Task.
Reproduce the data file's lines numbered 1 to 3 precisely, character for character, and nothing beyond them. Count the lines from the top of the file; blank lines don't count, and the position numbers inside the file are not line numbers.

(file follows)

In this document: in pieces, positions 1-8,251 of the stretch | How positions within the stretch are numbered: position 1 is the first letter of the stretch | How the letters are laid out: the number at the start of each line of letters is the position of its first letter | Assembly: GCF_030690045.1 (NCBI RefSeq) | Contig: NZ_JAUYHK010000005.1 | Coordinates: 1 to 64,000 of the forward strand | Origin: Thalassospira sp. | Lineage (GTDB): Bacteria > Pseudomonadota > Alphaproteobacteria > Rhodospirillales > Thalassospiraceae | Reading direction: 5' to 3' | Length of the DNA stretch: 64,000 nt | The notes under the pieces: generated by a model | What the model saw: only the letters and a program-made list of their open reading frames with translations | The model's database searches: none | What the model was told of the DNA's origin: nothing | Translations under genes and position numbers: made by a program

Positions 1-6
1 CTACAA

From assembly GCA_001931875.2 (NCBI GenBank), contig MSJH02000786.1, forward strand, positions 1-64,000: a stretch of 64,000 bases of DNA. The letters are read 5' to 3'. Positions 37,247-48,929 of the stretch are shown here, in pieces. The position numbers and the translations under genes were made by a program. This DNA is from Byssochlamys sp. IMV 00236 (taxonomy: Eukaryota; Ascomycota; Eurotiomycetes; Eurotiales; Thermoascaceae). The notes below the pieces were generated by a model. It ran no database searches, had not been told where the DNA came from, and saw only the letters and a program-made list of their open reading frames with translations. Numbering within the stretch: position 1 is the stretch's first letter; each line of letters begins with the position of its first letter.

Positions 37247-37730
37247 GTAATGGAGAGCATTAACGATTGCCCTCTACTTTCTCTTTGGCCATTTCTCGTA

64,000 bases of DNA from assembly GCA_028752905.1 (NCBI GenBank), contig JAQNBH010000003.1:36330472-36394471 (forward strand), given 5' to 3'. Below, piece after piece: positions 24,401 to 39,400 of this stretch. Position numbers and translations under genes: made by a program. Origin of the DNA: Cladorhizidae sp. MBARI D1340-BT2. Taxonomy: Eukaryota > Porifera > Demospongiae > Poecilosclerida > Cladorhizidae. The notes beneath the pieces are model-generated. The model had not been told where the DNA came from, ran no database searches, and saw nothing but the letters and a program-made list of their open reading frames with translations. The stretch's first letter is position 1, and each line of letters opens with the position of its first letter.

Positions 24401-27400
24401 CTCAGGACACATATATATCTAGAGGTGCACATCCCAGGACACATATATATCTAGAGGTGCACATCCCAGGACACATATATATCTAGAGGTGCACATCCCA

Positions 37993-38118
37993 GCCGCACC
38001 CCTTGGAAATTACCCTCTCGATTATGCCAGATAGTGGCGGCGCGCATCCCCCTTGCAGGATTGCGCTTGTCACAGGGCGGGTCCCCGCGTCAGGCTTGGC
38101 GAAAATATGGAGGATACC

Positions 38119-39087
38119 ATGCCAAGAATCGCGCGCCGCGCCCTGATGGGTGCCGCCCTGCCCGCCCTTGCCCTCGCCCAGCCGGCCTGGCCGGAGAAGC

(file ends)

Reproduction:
In this document: in pieces, positions 1-8,251 of the stretch | How positions within the stretch are numbered: position 1 is the first letter of the stretch | How the letters are laid out: the number at the start of each line of letters is the position of its first letter | Assembly: GCF_030690045.1 (NCBI RefSeq) | Contig: NZ_JAUYHK010000005.1 | Coordinates: 1 to 64,000 of the forward strand | Origin: Thalassospira sp. | Lineage (GTDB): Bacteria > Pseudomonadota > Alphaproteobacteria > Rhodospirillales > Thalassospiraceae | Reading direction: 5' to 3' | Length of the DNA stretch: 64,000 nt | The notes under the pieces: generated by a model | What the model saw: only the letters and a program-made list of their open reading frames with translations | The model's database searches: none | What the model was told of the DNA's origin: nothing | Translations under genes and position numbers: made by a program

Positions 1-6
1 CTACAA